The two explored how our increasingly interconnected world is changing dynamics among countries, challenging international institutions, and (at least temporarily) benefitting authoritarian regimes. The globe faces challenges — including shifts in the influence of superpowers, polarization resulting from social media, and pandemics — that require a new technological, political, social and institutional coherence that has yet to manifest.
Some highlights, insights and soundbites from the conversation:
Social media that originally benefitted liberal democracy has now shifted the advantage to authoritarian regimes
“In the last 10 years, technology has moved from being a principal driver in undermining authoritarian regimes — the communications revolution — and strengthening liberal democracies, to being one that strengthens data-empowered authoritarian regimes, and fragments and polarizes democracies,”Ian said.
This changes the J Curve, Ian’s model for how economic shock affects authoritarian countries
The J-Curve today looks more like a “U,” Ian said. On the left is an authoritarian regime that loses stability after an economic shock then curves and moves up toward democratic stability. “It is in this environment increasingly unclear if there is a significant structural advantage in stability to being an open, liberal democracy as there is to being a data-empowered authoritarian regime. The curve itself is changing.”
G-Zero: Every country for itself
Ian’s G-Zero theory, published in his 2012 book Every Nation for Itself, suggests that associations of international bodies — e.g., G7, G8, G20 — are disintegrating. Today, “if anything, the depth of G-Zero — the geopolitical boom-and-bust cycle or recession is even greater than when I would have anticipated when I wrote about it coming about a decade ago,” Ian said. He cited three reasons, summarized below):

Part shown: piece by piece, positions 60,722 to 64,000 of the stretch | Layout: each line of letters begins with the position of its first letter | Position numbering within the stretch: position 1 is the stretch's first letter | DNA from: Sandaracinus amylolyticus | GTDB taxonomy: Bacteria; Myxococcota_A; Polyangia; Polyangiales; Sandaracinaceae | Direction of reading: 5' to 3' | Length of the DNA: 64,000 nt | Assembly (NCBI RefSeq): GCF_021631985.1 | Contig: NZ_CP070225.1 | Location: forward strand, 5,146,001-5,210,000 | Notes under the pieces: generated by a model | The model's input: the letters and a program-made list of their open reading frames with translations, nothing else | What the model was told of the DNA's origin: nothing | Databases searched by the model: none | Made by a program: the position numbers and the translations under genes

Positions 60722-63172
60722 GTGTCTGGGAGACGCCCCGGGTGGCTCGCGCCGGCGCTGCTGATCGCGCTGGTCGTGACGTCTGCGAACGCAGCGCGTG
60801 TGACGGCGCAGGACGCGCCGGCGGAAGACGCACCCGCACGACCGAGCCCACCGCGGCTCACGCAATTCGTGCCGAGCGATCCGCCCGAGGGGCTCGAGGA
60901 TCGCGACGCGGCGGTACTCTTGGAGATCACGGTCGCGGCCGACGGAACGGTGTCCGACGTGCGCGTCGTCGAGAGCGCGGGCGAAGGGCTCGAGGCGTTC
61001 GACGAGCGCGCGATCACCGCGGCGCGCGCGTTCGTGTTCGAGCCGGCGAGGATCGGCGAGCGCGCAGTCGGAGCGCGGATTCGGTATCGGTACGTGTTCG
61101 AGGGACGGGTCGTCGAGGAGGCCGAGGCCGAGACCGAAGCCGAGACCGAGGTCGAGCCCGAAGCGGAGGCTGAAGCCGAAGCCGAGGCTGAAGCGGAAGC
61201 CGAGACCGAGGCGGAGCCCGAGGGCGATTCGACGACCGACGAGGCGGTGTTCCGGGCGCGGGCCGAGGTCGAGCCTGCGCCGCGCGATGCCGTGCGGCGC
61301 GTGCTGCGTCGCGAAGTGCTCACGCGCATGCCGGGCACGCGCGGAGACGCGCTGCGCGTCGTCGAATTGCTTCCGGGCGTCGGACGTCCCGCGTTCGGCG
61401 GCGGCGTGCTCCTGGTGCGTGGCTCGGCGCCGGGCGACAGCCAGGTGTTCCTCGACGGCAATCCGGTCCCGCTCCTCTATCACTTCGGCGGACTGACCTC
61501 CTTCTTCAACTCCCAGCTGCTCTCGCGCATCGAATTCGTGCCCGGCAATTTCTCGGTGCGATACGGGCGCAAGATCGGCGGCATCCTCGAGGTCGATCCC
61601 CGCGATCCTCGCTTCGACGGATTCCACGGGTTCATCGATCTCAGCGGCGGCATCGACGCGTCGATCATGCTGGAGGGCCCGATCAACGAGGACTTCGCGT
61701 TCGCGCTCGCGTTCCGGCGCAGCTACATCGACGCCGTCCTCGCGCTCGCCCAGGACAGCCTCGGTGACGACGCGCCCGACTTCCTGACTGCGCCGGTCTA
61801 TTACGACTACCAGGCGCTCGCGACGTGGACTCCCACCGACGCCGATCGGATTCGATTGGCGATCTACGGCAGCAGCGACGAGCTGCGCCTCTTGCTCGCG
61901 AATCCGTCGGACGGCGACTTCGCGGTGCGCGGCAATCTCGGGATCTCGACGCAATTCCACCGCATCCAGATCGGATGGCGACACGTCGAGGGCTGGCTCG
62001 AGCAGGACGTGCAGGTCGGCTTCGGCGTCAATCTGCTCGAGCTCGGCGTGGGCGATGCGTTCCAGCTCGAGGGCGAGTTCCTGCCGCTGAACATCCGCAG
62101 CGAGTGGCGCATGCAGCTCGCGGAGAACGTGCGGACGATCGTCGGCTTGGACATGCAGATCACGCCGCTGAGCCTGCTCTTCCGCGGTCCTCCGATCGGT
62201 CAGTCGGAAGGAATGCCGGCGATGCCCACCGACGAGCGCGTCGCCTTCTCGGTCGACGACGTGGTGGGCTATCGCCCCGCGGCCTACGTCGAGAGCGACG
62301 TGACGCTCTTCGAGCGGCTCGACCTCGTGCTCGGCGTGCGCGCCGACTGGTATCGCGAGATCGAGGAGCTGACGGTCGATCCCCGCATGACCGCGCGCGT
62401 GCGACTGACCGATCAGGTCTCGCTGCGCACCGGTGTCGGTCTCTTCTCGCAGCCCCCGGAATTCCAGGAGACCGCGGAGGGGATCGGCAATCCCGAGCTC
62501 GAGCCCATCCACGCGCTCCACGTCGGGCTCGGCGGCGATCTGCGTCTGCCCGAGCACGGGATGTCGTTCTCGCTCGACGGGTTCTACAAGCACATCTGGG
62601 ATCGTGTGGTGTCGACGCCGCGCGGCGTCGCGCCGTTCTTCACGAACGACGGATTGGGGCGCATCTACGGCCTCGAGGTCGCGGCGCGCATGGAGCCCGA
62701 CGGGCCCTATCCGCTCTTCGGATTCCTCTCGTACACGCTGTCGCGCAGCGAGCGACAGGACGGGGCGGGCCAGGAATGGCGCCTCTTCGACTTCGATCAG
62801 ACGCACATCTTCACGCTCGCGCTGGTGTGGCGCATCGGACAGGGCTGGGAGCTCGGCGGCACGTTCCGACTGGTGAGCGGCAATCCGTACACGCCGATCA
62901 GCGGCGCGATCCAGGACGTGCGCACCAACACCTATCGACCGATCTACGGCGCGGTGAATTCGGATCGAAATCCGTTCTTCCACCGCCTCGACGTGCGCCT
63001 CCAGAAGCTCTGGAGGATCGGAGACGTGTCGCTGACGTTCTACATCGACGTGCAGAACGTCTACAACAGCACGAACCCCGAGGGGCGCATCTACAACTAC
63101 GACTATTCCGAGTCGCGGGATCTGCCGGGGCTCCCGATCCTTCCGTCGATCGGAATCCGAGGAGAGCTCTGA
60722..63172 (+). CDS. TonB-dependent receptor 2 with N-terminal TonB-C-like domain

- Geopolitical: Some countries, China in particular, are not adapting to the Western models as they become wealthier. They may be adapting economically, but not politically to the Western architecture historically at the core of the international bodies. Meanwhile, Russia is in decline, angry, blaming the U.S. and wants to delegitimize U.S. institutions and disrupt international associations. These factors contribute to a geopolitical recession deeper and broader than expected.
- Domestic: More and more people, including within democracies, feel their system is delegitimized, and their social contract is not holding. Ian cited Brexit, Trump, Bernie Sanders, France, Philippines, Brazil, Chile, Mexico, India, the Five Star movement in Italy and the Alternatives for Deutschland in Germany. “This is a big structural shift and it’s happening in part because of growing economic inequality and in part because of animosity toward immigration, trends in part because of anger toward failed wars by U.S. and their allies largely on the back of these same classes of people and in part because of social media and people only digesting information that they like, polarizing society.”
- Institutional framework: Our international architecture reflects the geopolitical environment, power balance, values, preferences of the time they were created. Geopolitics drift and institutions usually do not. We are beginning to see that NATO. IMF, WTO are broken. “We have a series of international institutions and architectures that have eroded to the point that to they increasingly really don’t function…that gets you into trouble when you have a crisis, like financial crisis, terrorist act or pandemic.”
What can we expect around the globe and in cyber space?
Vint posed a pressing question about the future, that contained some cautionary words about the Internet. “Is it your sense that as these international institutions-and I include in that the EU as an international institution — are all beginning to fracture, is there any apparent direction that we should be expecting to go toward, or that you recommend we should be advocating in order to rebuild more coherence into our international institutions? In the absence of that, there are lot of risk factors, not the least of which is in the Internet environment. Cyber attacks take place across international boundaries because the network is unaware of the crossing of that traffic. Is there any hope or are we waiting for a new generation of leadership?”